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At age eight, I vividly remember throwing away multiple colorings back-to-back after accidentally coloring outside the lines. Every one of them still not finished but ruined in my mind as they laid there staring back at me. A frustration ate me alive in the split second that the green spilled over a little too much over the black line. Something in my mind triggered an angry, disappointed response within myself, like I was being too careless, that I needed to care more. You needed to do better. 

That little, pestering voice never left me; in fact, it became louder, more apparent as I grew up. In sports, class, even small hobbies that I set myself, I was followed by the little voice that critiqued every waking thing I focused on. Learning how to work through even though it followed me was something I had to learn to silence.

Related: Hate and Constructive Criticism: Differentiating Between the Two

As I got older the voice became more eloquent, judging me when I listened the most. As I looked at myself in the mirror, writing papers, even when I tried out a new method of cutting fruit, I thought to myself, “ugh, just do better.” In my mind, I thought if other people can do it so easily, what was wrong with me? Perhaps it’s my need for instant gratification or my inner insecurities, but my perfectionism knew exactly where to hit me when I was least expecting it. 

My perfectionism is the bag on my back, and I know what you’re thinking— wait, this is an article about dealing with perfection, what does she mean is? Let me clarify, I am not a person to give advice on how to not be a perfectionist but I think throughout my life I learned to be self-aware about when my perfectionism is talking rather than my actual self. 

Now, I lean into the discontentment to pull me out of it. As much as it sounds counterintuitive, I found that deep in me, I want myself to succeed and that the voice in my head is an unnatural expectation that my inexpertise has made up. There’s nothing more frustrating than when I find myself loathing on something that I know is unrealistic, but yet I feel like I should be somewhere else than I am.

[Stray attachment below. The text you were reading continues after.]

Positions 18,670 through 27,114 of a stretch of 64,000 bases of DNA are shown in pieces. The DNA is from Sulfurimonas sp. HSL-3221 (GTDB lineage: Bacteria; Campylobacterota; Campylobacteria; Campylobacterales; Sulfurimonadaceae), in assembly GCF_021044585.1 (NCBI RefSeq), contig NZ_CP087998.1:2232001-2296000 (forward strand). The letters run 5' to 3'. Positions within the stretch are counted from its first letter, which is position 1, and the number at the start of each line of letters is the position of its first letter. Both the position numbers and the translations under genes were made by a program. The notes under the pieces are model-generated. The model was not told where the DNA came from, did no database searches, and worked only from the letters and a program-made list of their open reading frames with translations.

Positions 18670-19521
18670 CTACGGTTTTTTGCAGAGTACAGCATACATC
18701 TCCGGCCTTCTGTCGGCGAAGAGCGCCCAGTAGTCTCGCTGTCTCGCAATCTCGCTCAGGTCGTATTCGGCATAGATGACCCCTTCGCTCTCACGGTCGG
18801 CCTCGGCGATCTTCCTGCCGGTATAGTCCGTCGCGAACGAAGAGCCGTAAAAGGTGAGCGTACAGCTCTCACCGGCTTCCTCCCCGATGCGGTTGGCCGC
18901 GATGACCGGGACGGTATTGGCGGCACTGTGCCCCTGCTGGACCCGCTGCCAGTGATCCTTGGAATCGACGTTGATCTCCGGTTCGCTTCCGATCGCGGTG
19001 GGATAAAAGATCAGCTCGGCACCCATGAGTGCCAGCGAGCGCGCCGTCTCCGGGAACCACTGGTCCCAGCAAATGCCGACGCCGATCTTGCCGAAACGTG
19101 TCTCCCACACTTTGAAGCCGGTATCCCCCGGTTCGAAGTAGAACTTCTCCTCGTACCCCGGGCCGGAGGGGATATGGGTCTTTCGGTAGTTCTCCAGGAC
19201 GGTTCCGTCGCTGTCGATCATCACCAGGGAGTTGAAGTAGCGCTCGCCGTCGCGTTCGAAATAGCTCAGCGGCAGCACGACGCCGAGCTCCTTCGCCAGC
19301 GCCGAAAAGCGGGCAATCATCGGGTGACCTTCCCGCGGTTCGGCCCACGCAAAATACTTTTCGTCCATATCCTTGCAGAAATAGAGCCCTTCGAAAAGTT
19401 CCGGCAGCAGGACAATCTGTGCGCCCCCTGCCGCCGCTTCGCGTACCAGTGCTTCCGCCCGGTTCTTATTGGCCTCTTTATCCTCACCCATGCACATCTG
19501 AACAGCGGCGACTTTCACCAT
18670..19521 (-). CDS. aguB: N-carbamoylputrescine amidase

Related: Be Your Own Perfect

I’m not sure if there’s only one way to deal with that little voice in my head, but what I found to be most helpful is being mindful to bring me back from falling into the hole that I know far too well. Quite literally, I need to channel both the angel and devil on my shoulder. The yin and the yang, the black and the white. The grey area was the dangerous place for me, the uncertainty—  my own personal purgatory.  

Finding what keeps you from slipping into that grey area, that’s your key out. For me, I need to look into the dark to cast myself out, I know myself and from there I can cancel out what isn’t of myself. 

I hope this made sense and that you find your key out of perfectionism, be easy on yourself.

Fiorella Izquierdo

George Mason University '23

Fiorella Izquierdo is a senior at George Mason University currently studying Communication with a concentration in Journalism and a minor in Graphic Design. She is happiest when she is has a magazine in one hand and a chai latte in the other. Music, film, and fashion are some of her other passions, although she can bake like no other. In the future, Fiorella hopes to work as a creative director and travel the world doing what she loves!
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